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"The President's Own"


A History of the United States Marine Band by Col. John R. Bourgeois (Ret)

Marine music dates back to the colonial period in Philadelphia, where in 1775 recruiters along with fifers and drummers "drummed up" the first enlistees for the Continental Marines. The drums, emblazoned with a coiled rattlesnake and the motto "Don't Tread on Me," caught the eye of Benjamin Franklin; and later the design was used on the first American battle flag.

From 1775 to 1783 these drummers and fifers served afloat and participated in the naval engagements of the Revolution. They also served ashore with the Army at the battles of Trenton, Princeton, and Penobscot Bay. The end of the Revolution in 1783 marked nearly the end of everything military in our country. From then until 1797 the only Marines were those serving on the few vessels that some of the states maintained. When the United States Navy was born in 1797 with the launching of three frigates Marine fifers and drummers served on them.

The United States Marine Band, known as "The President's Own," traces its origins to 11 July 1798, when President John Adams signed an Act of Congress that created a corps of Marines and authorized "...a drum major, a fife major, and thirty-two drums and fifes." Some of the thirty-two drummers and fifers of the new Marine Corps were sent out on recruiting duty; some fell in battle on board American warships in the French Naval War from 1798 to 1801.

In 1798 Marine Corps Commandant Major Barrows assessed every officer of the Corps ten dollars (a second Lieutenant earned twenty-five dollars a month) for acquiring suitable musicians. These musicians were instrumentalists other than drummers and fifers and were the true ancestors of today's Marine Band.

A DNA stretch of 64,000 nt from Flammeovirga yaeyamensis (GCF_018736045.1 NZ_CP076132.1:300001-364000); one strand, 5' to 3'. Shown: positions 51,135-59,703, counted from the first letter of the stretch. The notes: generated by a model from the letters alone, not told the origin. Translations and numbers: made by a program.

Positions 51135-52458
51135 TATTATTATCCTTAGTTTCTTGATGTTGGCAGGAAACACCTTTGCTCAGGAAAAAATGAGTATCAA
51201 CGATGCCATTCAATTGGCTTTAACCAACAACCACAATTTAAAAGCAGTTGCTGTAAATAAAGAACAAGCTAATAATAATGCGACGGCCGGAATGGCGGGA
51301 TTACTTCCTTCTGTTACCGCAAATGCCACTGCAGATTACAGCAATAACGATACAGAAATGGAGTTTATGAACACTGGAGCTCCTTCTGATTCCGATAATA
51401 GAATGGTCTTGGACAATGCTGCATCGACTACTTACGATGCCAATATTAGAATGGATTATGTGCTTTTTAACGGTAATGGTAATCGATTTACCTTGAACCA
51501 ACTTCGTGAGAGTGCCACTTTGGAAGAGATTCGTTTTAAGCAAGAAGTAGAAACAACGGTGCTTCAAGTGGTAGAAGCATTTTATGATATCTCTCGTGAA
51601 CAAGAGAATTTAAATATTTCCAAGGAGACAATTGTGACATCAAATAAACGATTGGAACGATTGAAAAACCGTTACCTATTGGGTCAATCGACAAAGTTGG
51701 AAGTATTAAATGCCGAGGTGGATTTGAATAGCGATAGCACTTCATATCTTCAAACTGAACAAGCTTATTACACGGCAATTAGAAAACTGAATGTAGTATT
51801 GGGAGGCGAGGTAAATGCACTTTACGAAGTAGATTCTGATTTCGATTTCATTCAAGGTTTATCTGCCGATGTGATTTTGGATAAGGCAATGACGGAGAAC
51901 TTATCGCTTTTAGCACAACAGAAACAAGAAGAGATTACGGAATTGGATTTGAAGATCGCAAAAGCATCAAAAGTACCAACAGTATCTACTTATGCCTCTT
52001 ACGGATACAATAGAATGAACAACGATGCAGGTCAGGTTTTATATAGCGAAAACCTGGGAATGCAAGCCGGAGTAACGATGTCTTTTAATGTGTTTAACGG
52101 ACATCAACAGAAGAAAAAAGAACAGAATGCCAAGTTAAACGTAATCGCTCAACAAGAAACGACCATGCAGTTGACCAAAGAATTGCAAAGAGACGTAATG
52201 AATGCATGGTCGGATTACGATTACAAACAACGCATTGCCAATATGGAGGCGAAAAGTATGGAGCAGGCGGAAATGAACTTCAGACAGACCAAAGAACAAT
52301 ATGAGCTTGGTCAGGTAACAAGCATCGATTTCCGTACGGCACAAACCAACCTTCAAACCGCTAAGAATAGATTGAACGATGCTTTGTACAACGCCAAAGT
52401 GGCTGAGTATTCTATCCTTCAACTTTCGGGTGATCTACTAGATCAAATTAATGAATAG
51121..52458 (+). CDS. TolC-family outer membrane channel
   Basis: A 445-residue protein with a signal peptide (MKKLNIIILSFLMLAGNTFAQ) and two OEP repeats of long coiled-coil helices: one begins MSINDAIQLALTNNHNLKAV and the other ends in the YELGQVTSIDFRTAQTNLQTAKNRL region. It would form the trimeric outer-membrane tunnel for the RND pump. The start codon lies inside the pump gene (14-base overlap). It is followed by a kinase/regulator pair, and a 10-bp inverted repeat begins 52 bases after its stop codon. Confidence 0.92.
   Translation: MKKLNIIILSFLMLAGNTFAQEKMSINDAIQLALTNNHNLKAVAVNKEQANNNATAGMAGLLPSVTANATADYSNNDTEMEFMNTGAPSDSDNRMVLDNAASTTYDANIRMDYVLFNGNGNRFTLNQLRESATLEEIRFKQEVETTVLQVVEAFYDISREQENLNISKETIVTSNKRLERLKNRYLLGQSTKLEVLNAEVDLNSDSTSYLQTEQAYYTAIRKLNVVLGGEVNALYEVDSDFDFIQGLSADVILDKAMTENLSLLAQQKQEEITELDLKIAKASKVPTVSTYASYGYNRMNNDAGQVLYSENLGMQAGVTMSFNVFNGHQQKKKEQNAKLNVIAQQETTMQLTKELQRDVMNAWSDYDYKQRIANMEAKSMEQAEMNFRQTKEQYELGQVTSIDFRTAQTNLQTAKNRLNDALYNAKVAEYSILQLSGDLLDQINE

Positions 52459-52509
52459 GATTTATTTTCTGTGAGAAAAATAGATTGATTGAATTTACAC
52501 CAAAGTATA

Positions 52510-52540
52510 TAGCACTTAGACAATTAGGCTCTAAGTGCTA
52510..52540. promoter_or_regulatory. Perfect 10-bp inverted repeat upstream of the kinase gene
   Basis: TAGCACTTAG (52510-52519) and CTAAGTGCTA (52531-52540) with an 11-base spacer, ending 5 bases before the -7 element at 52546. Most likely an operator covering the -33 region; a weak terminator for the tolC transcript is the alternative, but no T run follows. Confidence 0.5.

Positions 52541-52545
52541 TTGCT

Two years later the national Capital moved from Philadelphia to Washington and the Corps moved with it. Lieutenant Colonel Commandant Burrows showed his regard for his "musics" by taking them with him personally. They arrived in the middle of July 1800 and on the 31st pitched their tents on a "beautiful hill overlooking the Potomac"-the site today adjoins the State Department near Georgetown.

The first documented concert by the Marine Band in Washington City was on 21 August 1800 under the direction of Drum Major William Farr. There is no record of what instruments were played by the band on this date, but on 31 August Commandant Burrows wrote Lieutenant Edward Hall in New York to "procure and send with all convenient dispatch the articles hereafter mentioned-

"2 French horns, 2 C Clarinets, 1 Bassoon, 1 Bass Drum, 2 feet & 1/2 long and 2 feet in diameter. Let some reeds be sent for the Clarinets and Bassoon. You must endeavor to have them selected by a judge of musical instruments."
By December the inventory consisted of two oboes, two clarinets, two French horns, a bassoon and a drum. For several months efforts to secure a bass drum were unsuccessful.

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